Evaluation finale du projet "Intégration de la réduction des émissions de gaz à effet de serre dans le PRASE"

Report Cover Image
Evaluation Plan:
2014-2018, Niger
Evaluation Type:
Final Project
Planned End Date:
02/2017
Completion Date:
12/2016
Status:
Completed
Management Response:
Yes
Evaluation Budget(US $):
30,000

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Title Evaluation finale du projet "Intégration de la réduction des émissions de gaz à effet de serre dans le PRASE"
Atlas Project Number: 00061591
Evaluation Plan: 2014-2018, Niger
Evaluation Type: Final Project
Status: Completed
Completion Date: 12/2016
Planned End Date: 02/2017
Management Response: Yes
Focus Area:
  • 1. Environment & Sustainable Development
  • 2. Others
Corporate Outcome and Output (UNDP Strategic Plan 2014-2017)
  • 1. Output 1.4. Scaled up action on climate change adaptation and mitigation across sectors which is funded and implemented
SDG Goal
  • Goal 7. Ensure access to affordable, reliable, sustainable and modern energy for all
SDG Target
  • 7.1 By 2030, ensure universal access to affordable, reliable and modern energy services
  • 7.2 By 2030, increase substantially the share of renewable energy in the global energy mix
Evaluation Budget(US $): 30,000
Source of Funding: PNUD/FEM
Evaluation Expenditure(US $): 18,550
Joint Programme: No
Joint Evaluation: No
Evaluation Team members:
Name Title Email Nationality
Mamadou Dianka Consultant International mdianka21@gmail.com SENEGAL
GEF Evaluation: Yes
GEF Project Title:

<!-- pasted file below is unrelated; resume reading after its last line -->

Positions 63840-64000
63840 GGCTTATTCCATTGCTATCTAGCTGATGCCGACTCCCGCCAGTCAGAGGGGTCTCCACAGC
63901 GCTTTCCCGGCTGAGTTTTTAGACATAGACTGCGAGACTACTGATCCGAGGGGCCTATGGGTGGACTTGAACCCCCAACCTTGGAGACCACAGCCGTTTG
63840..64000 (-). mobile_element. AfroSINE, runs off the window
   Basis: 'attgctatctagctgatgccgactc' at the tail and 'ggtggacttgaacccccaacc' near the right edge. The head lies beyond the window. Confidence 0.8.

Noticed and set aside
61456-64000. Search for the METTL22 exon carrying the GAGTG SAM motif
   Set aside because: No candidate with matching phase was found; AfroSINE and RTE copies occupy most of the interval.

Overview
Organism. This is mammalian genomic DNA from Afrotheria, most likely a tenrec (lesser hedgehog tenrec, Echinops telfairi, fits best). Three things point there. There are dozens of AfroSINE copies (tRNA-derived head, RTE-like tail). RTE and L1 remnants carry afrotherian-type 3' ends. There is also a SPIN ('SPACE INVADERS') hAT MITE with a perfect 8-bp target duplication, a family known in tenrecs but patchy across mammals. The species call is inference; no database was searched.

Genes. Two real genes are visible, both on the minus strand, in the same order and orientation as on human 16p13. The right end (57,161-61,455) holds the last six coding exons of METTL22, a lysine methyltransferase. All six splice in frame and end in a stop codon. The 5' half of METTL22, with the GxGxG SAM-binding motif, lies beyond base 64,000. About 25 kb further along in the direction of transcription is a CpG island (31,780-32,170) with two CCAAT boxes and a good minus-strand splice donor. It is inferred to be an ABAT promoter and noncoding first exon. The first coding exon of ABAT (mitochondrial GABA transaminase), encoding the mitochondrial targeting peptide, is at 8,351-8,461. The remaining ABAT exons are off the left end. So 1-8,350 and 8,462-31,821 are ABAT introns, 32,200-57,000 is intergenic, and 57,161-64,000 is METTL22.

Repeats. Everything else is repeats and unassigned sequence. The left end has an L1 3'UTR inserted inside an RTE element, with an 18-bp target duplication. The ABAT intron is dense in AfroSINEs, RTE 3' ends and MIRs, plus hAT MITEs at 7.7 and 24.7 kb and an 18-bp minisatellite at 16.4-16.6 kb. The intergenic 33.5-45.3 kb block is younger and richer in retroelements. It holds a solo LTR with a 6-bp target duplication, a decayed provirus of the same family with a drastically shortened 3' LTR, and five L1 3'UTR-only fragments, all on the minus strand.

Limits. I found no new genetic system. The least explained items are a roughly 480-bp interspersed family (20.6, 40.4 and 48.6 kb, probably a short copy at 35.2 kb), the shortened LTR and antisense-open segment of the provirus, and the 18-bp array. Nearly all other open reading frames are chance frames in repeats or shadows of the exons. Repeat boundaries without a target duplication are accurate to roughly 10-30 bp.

Evaluation Type: Terminal Evaluation
Focal Area: Climate Change
Project Type: FSP
GEF Phase: GEF-4
GEF Project ID:
PIMS Number: 4119
Key Stakeholders: PNUD/Gouvernement
Countries: NIGER
Comments:

Evaluation finale du projet «PRASE-FEM».

Lessons
1.

The five main lessons (or experiences) drawn from this project evaluation are as follows:

1. PRASE-FEM is a very relevant project in line with the economic guidelines of the Government of Niger and all of the global initiatives that the Government supports, including the SDGs, SE4ALL and COP. However, the implementation of certain project components revealed problems in terms of effectiveness.

2. While only two-thirds of the planned resources were mobilized, the funds raised were used carefully and the technical execution rate is strong. This shows that the project's management unit, working with UNDP's supervision services, has developed strong managerial and adaptative capacities.

3. Despite the overall satisfactory results, the project has pilot project status, which covers only one commune (70,000 residents) of the country’s 268. It should be scaled up nationally, which would also provide additional experience with regard to the country’s cultural diversity.

4. Despite this pilot project status, the populations and the target beneficiary groups responded enthusiastically to the improved living conditions resulting from the energy services delivered to meet needs in the areas of health, education and revenue-generating activities, with indications of women’s empowerment around the multifunctional platforms. From this perspective, the project is a success story. Its achievements need to be consolidated, looking to meet the demand for biofuel from neem oil, expand animal traction (already well-introduced in the commune) and promote the biogas potential of livestock.